Many women used the extra time for housework. But even then, they often chose work that drew in the entire family, such as canning. One recalled how canning food at home became “a family project” that “we all enjoyed,” including her sons, who “opened up to talk freely.” As Hunnicutt puts it, canning became the “medium for something more important than preserving food. Stories, jokes, teasing, quarreling, practical instruction, songs, griefs, and problems were shared. The modern discipline of alienated work was left behind for an older . . . more convivial kind of working together.”
This was the stuff of a human ecology in which thousands of small, almost invisible, interactions between family members, friends, and neighbors create an intricate structure that supports social life in much the same way as topsoil supports our biological existence. When we allow either one to become impoverished, whether out of greed or intemperance, we put our long-term survival at risk.”

Astfel, in 1930, Compania Kellog a venit cu ideea reducerii programului zilnic de munca la 6 ore si angajarii unui numar mai mare de muncitori. Initiativa a fost primita cu entuziasm de colectiv, oamenii fiind mutumiti cu plata mai mica dar, in acelasi timp, cu sporirirea timpului liber. In acest fel viata sociala, comunitara, a inflorit.

Unde s-a ajuns in realitate

„Our modern predicament is a case in point. By 2005 per capita household spending (in inflation-adjusted dollars) was twelve times what it had been in 1929, while per capita spending for durable goods—the big stuff such as cars and appliances—was thirty-two times higher. Meanwhile, by 2000 the average married couple with children was working almost five hundred hours a year more than in 1979. And according to reports by the Federal Reserve Bank in 2004 and 2005, over 40 percent of American families spend more than they earn. The average household carries $18,654 in debt, not including home-mortgage debt, and the ratio of household debt to income is at record levels, having roughly doubled over the last two decades. We are quite literally working ourselves into a frenzy just so we can consume all that our machines can produce.”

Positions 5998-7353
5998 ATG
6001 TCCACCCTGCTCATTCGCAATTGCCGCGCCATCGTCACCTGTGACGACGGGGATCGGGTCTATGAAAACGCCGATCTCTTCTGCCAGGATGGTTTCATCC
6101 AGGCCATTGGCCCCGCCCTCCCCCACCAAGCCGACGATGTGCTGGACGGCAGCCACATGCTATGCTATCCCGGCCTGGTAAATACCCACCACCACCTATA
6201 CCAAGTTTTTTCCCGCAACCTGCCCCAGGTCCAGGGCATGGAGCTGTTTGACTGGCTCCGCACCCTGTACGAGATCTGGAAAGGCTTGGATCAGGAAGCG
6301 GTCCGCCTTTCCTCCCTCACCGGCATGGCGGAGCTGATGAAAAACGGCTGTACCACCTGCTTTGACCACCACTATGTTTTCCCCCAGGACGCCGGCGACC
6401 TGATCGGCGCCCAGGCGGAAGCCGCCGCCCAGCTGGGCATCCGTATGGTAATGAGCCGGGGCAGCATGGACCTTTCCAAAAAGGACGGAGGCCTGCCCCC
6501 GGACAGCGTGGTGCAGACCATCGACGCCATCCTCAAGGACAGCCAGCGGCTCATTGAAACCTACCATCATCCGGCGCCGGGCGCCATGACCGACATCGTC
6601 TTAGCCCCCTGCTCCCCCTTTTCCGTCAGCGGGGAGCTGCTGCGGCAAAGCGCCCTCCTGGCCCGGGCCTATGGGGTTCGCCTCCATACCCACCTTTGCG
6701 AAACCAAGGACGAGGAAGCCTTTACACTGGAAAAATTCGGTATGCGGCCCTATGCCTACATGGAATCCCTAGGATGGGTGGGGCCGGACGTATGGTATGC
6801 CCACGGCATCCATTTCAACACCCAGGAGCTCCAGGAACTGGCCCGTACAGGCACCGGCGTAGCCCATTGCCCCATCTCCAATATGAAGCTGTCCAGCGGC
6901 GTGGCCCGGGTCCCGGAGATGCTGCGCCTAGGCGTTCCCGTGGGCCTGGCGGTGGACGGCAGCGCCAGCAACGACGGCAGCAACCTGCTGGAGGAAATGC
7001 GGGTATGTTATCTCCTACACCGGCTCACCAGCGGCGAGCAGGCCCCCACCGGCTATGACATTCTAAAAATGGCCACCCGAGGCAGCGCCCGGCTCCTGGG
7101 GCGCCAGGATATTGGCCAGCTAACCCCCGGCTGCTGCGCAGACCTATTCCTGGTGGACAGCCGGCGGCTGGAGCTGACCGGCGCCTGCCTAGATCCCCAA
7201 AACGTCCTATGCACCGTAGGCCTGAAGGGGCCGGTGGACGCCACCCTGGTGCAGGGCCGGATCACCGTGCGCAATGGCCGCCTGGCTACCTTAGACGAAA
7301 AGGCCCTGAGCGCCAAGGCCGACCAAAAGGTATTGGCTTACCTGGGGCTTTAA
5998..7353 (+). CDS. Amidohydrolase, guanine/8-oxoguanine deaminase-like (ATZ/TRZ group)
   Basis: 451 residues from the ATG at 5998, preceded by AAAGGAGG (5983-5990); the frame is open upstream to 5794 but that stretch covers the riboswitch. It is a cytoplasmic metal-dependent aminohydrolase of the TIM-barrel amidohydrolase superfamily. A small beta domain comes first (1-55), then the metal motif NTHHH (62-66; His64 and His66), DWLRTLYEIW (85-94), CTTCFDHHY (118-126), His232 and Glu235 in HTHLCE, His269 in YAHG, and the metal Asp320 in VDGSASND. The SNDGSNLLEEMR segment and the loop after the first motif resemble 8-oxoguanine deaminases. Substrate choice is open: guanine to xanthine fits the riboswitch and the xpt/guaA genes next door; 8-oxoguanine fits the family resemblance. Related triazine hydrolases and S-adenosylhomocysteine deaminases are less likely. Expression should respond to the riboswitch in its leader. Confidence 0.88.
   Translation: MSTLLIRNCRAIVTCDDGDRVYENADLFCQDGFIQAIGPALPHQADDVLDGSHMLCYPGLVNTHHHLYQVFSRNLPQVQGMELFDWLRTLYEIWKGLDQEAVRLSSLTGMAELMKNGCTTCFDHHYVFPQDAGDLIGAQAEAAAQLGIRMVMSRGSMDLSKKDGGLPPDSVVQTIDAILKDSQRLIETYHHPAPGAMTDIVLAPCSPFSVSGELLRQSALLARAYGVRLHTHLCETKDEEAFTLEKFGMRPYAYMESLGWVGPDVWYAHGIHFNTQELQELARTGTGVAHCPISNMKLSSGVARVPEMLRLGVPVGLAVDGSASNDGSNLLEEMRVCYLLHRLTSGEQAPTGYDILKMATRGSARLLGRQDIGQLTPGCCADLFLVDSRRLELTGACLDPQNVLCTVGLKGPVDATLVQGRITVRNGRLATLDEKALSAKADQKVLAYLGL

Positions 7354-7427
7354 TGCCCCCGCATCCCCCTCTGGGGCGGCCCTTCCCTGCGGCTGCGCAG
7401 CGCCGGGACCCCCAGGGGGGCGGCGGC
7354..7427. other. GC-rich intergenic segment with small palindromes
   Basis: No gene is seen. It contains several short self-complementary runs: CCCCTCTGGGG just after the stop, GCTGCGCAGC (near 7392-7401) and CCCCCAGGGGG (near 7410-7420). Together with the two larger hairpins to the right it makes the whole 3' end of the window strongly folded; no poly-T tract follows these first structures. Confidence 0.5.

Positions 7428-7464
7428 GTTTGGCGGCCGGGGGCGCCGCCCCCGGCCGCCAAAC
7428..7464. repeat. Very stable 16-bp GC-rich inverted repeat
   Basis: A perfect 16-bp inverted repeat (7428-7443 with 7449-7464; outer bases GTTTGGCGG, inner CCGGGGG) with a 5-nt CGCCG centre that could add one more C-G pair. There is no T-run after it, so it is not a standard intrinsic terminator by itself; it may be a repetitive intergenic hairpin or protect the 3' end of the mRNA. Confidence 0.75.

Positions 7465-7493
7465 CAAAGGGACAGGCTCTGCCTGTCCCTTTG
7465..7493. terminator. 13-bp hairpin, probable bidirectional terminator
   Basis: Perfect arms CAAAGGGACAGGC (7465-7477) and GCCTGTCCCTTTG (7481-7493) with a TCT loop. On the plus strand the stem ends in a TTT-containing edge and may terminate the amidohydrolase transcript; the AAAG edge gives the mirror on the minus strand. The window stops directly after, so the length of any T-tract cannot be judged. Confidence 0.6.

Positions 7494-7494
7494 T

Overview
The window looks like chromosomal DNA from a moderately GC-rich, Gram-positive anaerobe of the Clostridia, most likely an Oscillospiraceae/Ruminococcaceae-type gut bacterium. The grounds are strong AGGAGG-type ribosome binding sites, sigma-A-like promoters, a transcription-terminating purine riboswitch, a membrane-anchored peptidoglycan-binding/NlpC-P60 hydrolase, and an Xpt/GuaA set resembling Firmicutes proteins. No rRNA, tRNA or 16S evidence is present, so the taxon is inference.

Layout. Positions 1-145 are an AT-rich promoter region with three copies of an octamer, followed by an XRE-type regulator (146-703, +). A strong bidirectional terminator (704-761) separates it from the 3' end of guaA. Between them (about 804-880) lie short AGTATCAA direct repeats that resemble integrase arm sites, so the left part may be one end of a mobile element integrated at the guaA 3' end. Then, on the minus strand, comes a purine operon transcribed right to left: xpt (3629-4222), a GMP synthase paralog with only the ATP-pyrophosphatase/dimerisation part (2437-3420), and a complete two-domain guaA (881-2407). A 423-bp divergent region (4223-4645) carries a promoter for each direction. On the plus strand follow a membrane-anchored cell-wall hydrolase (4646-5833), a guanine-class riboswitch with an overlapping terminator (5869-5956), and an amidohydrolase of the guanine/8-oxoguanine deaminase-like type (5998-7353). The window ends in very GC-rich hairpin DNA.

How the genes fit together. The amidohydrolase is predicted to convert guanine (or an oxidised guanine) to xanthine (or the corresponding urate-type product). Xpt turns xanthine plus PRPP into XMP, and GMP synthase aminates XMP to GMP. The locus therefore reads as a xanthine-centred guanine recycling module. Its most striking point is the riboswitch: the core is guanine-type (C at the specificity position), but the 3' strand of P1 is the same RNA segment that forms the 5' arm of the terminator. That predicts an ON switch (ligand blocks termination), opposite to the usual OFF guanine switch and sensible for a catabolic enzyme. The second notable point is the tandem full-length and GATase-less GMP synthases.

Aproximativ 70 de ani mai tarziu, lumea capitalista a facut alegerea gresita, alegand munca in exces si consumerismul in dauna timpului liber si socializari. Rezultatele? In 2005, cheltuielile casnice erau de 12 ori mai mari decat in 1929. Americanii cheltuiesc de 30 de ori mai mult pe bunuri precum automobilele; 40% dintre familiile americane cheltuiesc mai mult decat isi permit; familiile obisnuite au datorii si credite de aproape 19.000$.

„Yet we could work and spend a lot less and still live quite comfortably. By 1991 the amount of goods and services produced for each hour of labor was double what it had been in 1948. By 2006 that figure had risen another 30 percent. In other words, if as a society we made a collective decision to get by on the amount we produced and consumed seventeen years ago, we could cut back from the standard forty-hour week to 5.3 hours per day—or 2.7 hours if we were willing to return to the 1948 level. We were already the richest country on the planet in 1948 and most of the world has not yet caught up to where we were then.”